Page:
Quietly, almost surreptitiously, Rita Hosking, like the teacher she is, has over the years gently led her listeners into her world of softly stated folk music, an amalgam of sunny California and steelier mountain climes. She’s a story teller with a guitar who has always embellished her songs with banjo and Dobro, keeping it simple but direct. Her last release, Little Boat was a miniature delight, 27 minutes of unalloyed joy as Hosking sang of small town life and a child’s wonder of science.
Frankie and The No-Go Road follows the template of the earlier albums, produced again by Rich Brotherton (of Robert Earl Keen fame) who plays a plethora of stringed instruments and keyboards here while husband Sean Feder adds Dobro and Djembe. The twist is that it’s a bit of a concept album, or at least a set of songs with a thematic connection, the connection being the concern about the untrammelled drive of commerce and its abuse of the individual’s aspirations along with its effects on society and ecology. There’s no storyline as such but Hosking adroitly weaves her theme around the concept of Wetiko, a Native American word for those who consume all around with no thought for the future. She directly addresses this in the song Wetiko singing “Take it all, take it now, take it any way you can. And you will be a royal in this guns’n’dolls land” but overall the message is oblique. The “hero,” Frankie is on an odyssey set off by his search for a better world as he observes wanton commercialism. He considers a flight from it all but instead decides to teach folk how to achieve a better world. He battles the villain and returns only to find that messiahs are not always welcomed, unabashed he continues to deliver his wisdom. In a nutshell this is it but the above is gleaned from Hosking’s written intros on the lyric booklet as the songs exist both within and without the story. You can enjoy the album as you wish, a set of very fine songs or as a message.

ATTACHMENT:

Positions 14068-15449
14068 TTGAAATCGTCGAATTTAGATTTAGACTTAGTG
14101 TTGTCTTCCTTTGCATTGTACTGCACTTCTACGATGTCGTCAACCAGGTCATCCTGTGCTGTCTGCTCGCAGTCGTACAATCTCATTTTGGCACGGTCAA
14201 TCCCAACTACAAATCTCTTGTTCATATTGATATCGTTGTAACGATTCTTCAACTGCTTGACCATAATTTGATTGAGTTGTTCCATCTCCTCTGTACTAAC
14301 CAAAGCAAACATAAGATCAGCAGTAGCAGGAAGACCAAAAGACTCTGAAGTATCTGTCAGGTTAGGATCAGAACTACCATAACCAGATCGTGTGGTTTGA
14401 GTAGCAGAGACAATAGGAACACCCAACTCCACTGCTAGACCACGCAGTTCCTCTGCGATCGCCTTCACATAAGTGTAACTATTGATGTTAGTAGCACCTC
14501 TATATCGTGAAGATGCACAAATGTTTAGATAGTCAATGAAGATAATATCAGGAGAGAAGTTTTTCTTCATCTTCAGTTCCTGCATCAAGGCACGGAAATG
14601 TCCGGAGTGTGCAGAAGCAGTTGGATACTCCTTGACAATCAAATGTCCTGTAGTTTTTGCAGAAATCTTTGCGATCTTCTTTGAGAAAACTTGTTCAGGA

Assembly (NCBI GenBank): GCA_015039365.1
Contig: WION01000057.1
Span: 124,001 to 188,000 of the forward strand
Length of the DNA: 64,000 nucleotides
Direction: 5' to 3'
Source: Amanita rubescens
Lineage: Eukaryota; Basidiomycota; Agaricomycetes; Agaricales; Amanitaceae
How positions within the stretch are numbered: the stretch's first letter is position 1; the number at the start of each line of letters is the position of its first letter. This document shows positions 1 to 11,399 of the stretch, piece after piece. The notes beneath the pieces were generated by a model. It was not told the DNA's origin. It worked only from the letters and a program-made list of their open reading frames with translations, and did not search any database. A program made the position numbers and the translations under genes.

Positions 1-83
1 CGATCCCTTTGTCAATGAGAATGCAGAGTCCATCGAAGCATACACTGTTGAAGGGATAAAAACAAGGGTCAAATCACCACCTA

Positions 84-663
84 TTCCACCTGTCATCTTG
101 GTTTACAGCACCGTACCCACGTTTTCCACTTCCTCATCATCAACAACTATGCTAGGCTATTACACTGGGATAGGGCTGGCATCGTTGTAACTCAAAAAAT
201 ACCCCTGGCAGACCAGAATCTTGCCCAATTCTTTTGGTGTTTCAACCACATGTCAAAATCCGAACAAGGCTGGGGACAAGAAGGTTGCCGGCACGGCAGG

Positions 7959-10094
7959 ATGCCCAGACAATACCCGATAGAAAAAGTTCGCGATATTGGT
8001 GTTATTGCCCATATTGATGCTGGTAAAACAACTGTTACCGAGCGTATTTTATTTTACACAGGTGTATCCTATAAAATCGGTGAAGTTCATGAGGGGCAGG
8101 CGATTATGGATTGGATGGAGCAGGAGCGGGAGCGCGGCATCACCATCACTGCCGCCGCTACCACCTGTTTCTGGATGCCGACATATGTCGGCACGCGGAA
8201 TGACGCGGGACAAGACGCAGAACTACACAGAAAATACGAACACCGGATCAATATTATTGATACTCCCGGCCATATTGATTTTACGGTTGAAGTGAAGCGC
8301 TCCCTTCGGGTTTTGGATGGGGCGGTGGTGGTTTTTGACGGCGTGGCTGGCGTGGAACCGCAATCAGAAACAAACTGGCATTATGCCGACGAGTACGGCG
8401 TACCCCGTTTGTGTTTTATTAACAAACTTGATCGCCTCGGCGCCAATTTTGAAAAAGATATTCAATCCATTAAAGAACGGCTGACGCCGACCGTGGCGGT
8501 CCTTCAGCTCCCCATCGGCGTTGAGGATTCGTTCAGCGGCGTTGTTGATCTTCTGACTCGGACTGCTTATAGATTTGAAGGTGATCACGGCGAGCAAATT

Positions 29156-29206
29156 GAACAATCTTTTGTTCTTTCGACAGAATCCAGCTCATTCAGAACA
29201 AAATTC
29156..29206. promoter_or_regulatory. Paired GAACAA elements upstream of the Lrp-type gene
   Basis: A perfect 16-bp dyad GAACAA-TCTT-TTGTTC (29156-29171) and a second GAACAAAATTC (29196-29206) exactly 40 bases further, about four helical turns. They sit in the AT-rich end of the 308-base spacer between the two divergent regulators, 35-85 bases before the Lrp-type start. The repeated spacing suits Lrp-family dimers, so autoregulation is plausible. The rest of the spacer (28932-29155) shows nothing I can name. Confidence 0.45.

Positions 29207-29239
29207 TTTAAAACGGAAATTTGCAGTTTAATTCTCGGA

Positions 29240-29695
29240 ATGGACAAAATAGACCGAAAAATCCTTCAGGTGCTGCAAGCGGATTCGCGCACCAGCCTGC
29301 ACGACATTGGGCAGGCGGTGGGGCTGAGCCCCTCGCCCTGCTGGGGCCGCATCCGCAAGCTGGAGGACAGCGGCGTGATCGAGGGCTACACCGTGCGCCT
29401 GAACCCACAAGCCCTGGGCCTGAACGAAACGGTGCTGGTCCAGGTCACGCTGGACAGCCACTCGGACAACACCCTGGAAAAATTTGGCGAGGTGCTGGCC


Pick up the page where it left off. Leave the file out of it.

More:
As a set of songs the album maintains Hosking’s place as one of our finer artists. She sings with a fine sense of ache and the songs are all excellent rootsy excavations. Mixing a folky sound with a more primitive and bare boned banjo blues style she delivers a set of songs that each deserve attention. Our Land is a song that is shiveringly good while Mama Said is a pure joy. The band are excellent on the gently rolling Black Hole and there’s a wonderful sense of defiance on Resurrection.
Rita Hosking is touring the UK in November, dates here.